#245060 - 03/17/19 06:05 PM Re: Do Schools Matter for High Math Achievement? [Re: Bostonian]
    Cranberry Offline

    Registered: 05/29/13
    Posts: 153
    My observations concur that it's driven by the interest the school places on math achievement, and math competitions specifically.

    My DD15 participates on a math team at a local university, and has students from a school just a few miles down the road. Their school has had an AMC12 Club for several years, and has regularly placed students at the top performance levels of Mathcounts, AMC8, AMC10, etc. over the last 3-4 years that I've been involved.

    My duaghter's school seems to have no interest in the subject. There is one other student from her school in the university math program, and he tried to start a math club at school. I even went in and met with the head of the HS math department to volunteer and help out however I could. He said there were challenges finding a teacher to sponsor the club. That would pretty much consist of signing a sponsorship form and staying with the club for a 2 hour meeting once a week.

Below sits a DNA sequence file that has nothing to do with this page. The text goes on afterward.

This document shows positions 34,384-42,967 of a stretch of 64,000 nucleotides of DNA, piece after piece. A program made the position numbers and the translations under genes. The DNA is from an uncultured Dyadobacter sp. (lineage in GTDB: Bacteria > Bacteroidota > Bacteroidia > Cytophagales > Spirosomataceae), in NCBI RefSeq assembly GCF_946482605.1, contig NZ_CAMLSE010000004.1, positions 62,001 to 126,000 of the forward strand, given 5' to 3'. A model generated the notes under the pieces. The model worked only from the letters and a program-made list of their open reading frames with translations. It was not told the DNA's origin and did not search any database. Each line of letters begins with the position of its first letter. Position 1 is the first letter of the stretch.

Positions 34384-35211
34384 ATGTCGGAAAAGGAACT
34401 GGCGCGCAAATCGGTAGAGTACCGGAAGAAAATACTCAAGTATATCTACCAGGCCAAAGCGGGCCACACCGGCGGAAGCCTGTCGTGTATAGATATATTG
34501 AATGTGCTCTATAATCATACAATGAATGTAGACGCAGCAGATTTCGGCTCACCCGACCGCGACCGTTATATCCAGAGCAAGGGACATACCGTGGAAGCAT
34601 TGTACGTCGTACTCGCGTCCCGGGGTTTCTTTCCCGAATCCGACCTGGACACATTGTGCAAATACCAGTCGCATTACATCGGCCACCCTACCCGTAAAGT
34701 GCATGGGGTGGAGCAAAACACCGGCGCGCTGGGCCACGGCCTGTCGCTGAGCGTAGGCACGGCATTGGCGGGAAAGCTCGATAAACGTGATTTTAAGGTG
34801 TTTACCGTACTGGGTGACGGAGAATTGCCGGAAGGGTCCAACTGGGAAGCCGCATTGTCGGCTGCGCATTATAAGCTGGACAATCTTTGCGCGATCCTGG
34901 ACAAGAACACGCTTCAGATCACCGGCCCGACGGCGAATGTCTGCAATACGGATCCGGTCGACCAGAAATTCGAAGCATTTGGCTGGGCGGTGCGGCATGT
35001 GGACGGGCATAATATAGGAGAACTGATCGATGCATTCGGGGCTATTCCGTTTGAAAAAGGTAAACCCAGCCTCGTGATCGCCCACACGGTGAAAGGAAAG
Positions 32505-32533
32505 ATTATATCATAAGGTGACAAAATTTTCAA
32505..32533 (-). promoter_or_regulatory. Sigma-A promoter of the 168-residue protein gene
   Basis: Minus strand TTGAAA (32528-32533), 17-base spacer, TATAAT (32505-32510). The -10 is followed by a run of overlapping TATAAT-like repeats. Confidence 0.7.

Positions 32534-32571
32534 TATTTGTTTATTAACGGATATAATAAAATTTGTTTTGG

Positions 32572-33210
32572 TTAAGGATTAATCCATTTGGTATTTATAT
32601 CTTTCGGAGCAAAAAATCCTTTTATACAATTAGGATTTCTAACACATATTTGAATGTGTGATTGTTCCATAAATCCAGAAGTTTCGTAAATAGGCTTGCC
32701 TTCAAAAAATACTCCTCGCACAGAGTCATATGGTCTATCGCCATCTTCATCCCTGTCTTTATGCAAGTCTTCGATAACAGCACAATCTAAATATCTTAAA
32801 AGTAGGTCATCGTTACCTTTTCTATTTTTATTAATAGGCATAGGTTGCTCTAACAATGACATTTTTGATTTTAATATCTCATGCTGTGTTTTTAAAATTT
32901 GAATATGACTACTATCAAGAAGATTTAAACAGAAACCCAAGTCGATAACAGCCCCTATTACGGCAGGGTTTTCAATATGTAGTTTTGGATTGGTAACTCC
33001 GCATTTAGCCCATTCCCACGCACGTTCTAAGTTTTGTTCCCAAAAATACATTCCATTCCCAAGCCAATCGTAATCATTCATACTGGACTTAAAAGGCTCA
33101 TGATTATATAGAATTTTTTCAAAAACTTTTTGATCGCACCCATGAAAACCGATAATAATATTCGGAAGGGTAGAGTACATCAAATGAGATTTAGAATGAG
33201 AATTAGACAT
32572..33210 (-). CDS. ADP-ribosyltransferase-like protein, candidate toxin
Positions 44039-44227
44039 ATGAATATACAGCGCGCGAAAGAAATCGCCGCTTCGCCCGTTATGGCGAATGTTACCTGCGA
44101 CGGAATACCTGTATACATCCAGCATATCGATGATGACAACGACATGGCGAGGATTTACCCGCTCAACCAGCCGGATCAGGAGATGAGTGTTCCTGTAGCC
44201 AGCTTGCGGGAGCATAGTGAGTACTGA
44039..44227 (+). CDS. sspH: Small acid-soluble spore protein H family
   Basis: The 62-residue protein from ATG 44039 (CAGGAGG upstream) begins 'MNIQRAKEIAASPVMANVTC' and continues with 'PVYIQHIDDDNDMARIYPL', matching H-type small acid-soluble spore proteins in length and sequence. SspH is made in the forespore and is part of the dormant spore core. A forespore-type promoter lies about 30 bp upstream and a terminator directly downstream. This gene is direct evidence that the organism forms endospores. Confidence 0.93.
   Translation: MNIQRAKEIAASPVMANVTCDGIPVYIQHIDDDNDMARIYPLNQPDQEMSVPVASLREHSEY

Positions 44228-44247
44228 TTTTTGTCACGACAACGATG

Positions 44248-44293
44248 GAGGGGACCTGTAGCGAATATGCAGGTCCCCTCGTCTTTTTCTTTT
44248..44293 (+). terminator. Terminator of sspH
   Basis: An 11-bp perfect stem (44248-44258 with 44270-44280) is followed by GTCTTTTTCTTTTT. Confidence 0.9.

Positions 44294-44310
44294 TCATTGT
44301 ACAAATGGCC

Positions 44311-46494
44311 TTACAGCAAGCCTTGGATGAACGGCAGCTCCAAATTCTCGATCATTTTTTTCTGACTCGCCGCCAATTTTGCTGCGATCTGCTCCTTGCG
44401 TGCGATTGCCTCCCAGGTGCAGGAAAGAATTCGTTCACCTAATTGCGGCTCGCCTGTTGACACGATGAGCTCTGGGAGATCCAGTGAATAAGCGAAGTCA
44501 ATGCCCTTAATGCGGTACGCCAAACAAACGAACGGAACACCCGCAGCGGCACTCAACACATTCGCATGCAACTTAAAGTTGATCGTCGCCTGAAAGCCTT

My daughter and the other student said they would create and teach the material, and I would help them.

    It went nowhere. Not a single math teacher among 15+ in IHS/SHS would spare 2 hours a week to support students who wanted to run a math club. After all the of the "STEM is so important" hype, this was quite disappointing.

    My pestering at least got them to sponsor the AMC tests for the first time. 70+ kids took the test and, not surprisingly based on the lack of supplemental work, scored mostly around average. My daughter qualified for AIME, her classmate came just short, and they were way ahead of everyone else.

    I exchanged messages with the head of the HS gifted program to schedule the AIME, and thanked him for offering it. He said he sponsored it for this year as a trial, but wasn't convinced of the value of it.

    So our school seems to have math teachers with no interest in supporting a math club, and a gifted teacher who doesn't value advanced math competition.